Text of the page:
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Urinary Catheterisation

What is a Urinary Catheter?

A urinary catheter is a flexible tube used to drain urine from the bladder. Most catheters transfer urine to a drainage bag that can be emptied regularly but some can be inserted a few times a day (self-catheterisation) to empty urine straight into the toilet.

Why might you need to use a catheter?

You may need to use a urinary catheter if you struggle to control when you urinate (leaking through incontinence) or if you are unable to empty your bladder due to urinary retention. Urinary catheterisation may be necessary for the any of the following reasons:

  • Bladder stones, blood clots or a narrowed urethra (often due to build-up of scar tissue)
  • Spinal injury or damage to nerves that control the bladder
  • Taking medication that impairs bladder function
  • Surgery (prostate gland/hysterectomy/hip)
  • Conditions such as dementia/delirium that affect memory/perception

Catheter Types

  • Indwelling catheters (these are inserted into the body to drain urine from the bladder):
  • Urethral catheters - are inserted into the urethra (the tube that carries urine from the bladder to outside the body):
    • Intermittent, inserted a few times a day
    • Foley catheters use a balloon that is inflated once in situ in the bladder to hold the catheter in place.
  • Suprapubic catheter: this is used in the case of urethral damage or blockage. The catheter is inserted through a hole in the abdomen until it reaches the bladder
  • External catheters (non-invasive, placed outside the body). Can be an alternative to pads for incontinence:
  • Condom catheter
  • Male / Female urinary pouches

Self Catheterisation Risks:

  • Urinary Tract Infection (bacteria can enter through insertion of the catheter or through stagnant urine through not being able to fully empty the bladder). The infection can be fungal or bacterial
  • Injury to urethra (through insertion)
  • Development of bladder stones
  • Damage to kidney with long-term catheters
  • Allergies to materials in catheter (e.g. latex)
  • Kidney Infection
  • Infection of the blood (septicaemia)

It is vital to seek medical attention in the case of infection/allergy as septicaemia is life-threatening. Your doctor may require a blood or urine samples to test for infection (remove the catheter and obtain a midstream sample, or obtain from needleless site).
Symptoms of Urinary Tract Infection (UTI):

  • Burning/pain when passing water, pain in the groin/abdomen, cloudy/malodorous urine, and urinary urgency.

Symptoms of Kidney Infection. Same as with UTI but may include the added symptoms:

  • Chills and high temperature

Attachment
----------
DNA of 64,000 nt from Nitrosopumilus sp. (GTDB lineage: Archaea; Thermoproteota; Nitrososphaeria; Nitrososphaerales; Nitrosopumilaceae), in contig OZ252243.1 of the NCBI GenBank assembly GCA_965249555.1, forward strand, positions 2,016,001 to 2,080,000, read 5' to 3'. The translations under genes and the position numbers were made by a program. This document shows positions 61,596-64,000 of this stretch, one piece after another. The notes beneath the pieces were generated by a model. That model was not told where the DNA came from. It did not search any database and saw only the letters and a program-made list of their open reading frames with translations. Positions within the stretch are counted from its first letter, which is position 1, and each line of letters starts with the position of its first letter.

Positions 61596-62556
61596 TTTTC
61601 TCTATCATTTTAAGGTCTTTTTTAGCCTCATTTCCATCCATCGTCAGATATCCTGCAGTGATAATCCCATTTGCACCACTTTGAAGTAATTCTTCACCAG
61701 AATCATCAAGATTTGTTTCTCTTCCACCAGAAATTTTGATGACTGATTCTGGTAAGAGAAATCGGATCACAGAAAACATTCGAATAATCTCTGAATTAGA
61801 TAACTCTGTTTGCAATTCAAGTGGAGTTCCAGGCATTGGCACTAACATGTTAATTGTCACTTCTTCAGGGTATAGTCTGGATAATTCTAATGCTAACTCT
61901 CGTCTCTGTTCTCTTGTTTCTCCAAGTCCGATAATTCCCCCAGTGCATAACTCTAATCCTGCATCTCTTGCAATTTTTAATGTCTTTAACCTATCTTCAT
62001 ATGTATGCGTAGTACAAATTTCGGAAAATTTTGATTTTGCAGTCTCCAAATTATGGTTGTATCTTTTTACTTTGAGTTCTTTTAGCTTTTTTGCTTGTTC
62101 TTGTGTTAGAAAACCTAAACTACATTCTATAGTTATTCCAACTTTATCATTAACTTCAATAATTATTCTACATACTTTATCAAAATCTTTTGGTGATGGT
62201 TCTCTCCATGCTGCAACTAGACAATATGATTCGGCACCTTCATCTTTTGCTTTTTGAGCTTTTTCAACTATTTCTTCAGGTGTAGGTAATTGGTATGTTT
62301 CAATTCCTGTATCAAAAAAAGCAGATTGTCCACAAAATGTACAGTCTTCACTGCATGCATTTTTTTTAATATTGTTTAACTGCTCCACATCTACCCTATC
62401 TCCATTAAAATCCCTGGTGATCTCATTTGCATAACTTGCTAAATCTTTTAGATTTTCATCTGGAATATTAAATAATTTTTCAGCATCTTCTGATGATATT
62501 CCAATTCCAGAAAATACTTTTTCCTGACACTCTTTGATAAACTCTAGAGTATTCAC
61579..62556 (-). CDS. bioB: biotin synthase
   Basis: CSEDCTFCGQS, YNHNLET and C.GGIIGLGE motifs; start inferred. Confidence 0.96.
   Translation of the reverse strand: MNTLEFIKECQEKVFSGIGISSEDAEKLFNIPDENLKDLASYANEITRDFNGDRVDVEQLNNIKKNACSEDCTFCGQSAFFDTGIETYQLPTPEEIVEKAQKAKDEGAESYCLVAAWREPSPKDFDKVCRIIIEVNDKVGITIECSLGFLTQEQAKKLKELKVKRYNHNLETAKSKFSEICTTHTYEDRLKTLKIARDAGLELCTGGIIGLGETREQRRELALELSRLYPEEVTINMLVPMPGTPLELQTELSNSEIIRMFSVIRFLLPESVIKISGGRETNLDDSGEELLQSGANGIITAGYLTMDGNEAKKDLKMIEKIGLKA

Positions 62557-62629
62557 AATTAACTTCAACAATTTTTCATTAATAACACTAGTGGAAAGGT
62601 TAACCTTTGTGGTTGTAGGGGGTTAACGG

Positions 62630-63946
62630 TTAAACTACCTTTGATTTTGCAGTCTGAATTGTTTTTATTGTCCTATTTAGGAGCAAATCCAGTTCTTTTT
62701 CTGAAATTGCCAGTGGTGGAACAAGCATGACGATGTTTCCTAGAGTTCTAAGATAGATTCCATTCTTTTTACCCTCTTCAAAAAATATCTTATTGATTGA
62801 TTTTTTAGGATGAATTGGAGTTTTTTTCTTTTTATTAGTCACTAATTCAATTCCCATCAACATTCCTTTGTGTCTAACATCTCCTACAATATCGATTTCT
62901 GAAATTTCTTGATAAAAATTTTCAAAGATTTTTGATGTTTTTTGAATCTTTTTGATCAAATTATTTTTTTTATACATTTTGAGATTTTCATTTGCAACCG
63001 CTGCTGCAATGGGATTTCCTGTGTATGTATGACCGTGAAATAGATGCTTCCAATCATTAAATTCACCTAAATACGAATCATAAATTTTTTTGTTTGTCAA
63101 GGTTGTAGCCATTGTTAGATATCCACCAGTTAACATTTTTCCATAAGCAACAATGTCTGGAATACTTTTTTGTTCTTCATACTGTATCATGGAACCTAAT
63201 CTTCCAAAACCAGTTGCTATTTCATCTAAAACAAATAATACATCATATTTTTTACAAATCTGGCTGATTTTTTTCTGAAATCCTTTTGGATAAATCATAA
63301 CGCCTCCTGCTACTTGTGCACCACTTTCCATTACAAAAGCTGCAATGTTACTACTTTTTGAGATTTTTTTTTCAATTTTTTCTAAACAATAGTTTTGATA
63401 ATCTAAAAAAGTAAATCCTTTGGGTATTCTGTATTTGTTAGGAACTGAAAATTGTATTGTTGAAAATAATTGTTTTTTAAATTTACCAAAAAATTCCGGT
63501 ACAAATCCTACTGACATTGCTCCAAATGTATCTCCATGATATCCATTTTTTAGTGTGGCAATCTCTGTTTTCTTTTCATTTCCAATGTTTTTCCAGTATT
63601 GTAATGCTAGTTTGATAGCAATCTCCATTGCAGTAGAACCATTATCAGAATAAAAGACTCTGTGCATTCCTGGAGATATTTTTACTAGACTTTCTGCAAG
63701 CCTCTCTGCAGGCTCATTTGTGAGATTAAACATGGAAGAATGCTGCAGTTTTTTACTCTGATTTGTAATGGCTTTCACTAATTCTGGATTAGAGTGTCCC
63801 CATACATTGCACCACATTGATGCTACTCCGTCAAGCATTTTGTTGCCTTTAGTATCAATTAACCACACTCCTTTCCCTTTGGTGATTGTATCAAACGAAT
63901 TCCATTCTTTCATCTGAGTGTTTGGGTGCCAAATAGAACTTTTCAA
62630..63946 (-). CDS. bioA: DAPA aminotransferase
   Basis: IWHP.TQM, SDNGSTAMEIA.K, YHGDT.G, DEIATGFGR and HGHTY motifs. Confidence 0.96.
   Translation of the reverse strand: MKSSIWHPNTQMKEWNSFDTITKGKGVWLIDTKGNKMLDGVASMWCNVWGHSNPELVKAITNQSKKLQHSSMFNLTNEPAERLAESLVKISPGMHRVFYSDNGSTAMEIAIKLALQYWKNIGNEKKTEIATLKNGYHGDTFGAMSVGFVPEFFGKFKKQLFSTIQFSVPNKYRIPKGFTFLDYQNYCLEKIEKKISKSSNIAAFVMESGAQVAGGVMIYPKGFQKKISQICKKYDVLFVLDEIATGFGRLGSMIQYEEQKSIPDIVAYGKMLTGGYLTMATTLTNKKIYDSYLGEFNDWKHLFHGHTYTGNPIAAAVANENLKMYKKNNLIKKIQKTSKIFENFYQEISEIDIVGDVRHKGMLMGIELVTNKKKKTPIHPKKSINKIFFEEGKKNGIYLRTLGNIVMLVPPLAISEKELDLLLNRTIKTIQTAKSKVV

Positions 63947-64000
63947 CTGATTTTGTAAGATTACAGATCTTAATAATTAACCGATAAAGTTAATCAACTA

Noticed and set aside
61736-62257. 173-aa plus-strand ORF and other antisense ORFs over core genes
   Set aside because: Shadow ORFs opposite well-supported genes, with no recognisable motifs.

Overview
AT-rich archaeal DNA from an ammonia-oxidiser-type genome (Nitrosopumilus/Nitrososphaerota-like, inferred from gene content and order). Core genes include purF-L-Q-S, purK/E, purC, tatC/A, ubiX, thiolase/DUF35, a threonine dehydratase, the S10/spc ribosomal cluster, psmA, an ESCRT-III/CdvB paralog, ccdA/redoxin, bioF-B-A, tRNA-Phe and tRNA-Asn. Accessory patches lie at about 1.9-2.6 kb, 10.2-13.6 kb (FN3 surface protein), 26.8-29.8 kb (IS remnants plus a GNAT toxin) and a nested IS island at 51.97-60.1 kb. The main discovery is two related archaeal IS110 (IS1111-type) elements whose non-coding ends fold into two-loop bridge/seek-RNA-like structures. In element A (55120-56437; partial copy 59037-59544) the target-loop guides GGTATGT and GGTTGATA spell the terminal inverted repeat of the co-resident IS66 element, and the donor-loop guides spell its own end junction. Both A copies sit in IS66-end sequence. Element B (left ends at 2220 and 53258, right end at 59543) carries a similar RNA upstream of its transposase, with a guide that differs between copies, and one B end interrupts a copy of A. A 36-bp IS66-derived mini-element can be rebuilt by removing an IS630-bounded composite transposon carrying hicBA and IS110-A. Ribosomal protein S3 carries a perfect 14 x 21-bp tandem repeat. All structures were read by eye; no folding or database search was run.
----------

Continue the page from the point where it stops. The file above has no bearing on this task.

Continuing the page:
• Nausea
  • Loss of appetite
  • Diarrhoea
  • Feeling weak

Symptoms of Septicaemia

  • Fast heartbeat and breathing
  • High temperature
  • Confusion

In the case of kidney infection/septicaemia, it is vital to seek urgent medical care.

How to reduce Catheter risks

urinary catheterisation - dmannose
  • Proper catheter care (hygiene standards are essential - aseptic technique, change catheter as per manufacturer’s instructions, drainage bag off floor but at lower height from bladder)
  • Maintain good bladder health and treat E-Coli-related UTI’s by taking Waterfall D-Mannose . D-Mannose is an all-natural product with no known side effects. It is available in tablet or powder form and can be taken as a preventative in a maintenance dose or during a UTI episode to relieve symptoms. D-Mannose attaches to E-Coli bacteria (the most common cause of UTI) and flushes it out of your urinary system.
  • Only use the catheter for as long as is needed (e.g. after surgery, a catheter may only be needed for a brief time).

Preventing E.coli infections related to catheterisation

The dose level of Waterfall D-Mannose for catheterised/catheterising people, men or women, generally needs to be higher than the dose level for people who do not catheterise. The actual amount you need to take will be found best by trial and error. Best to start on higher dose levels and gradually reduce the dose to the point where you are still keeping infections at bay. If you feel an infection starting, it is an indication that you are not taking enough to cope with the level of bacteria present in the urine. If you stay symptom free for a period of time when you would have expected an infection, it is usually safe to reduce the dose frequency or level, and perhaps just take more around the time of changing the catheter.

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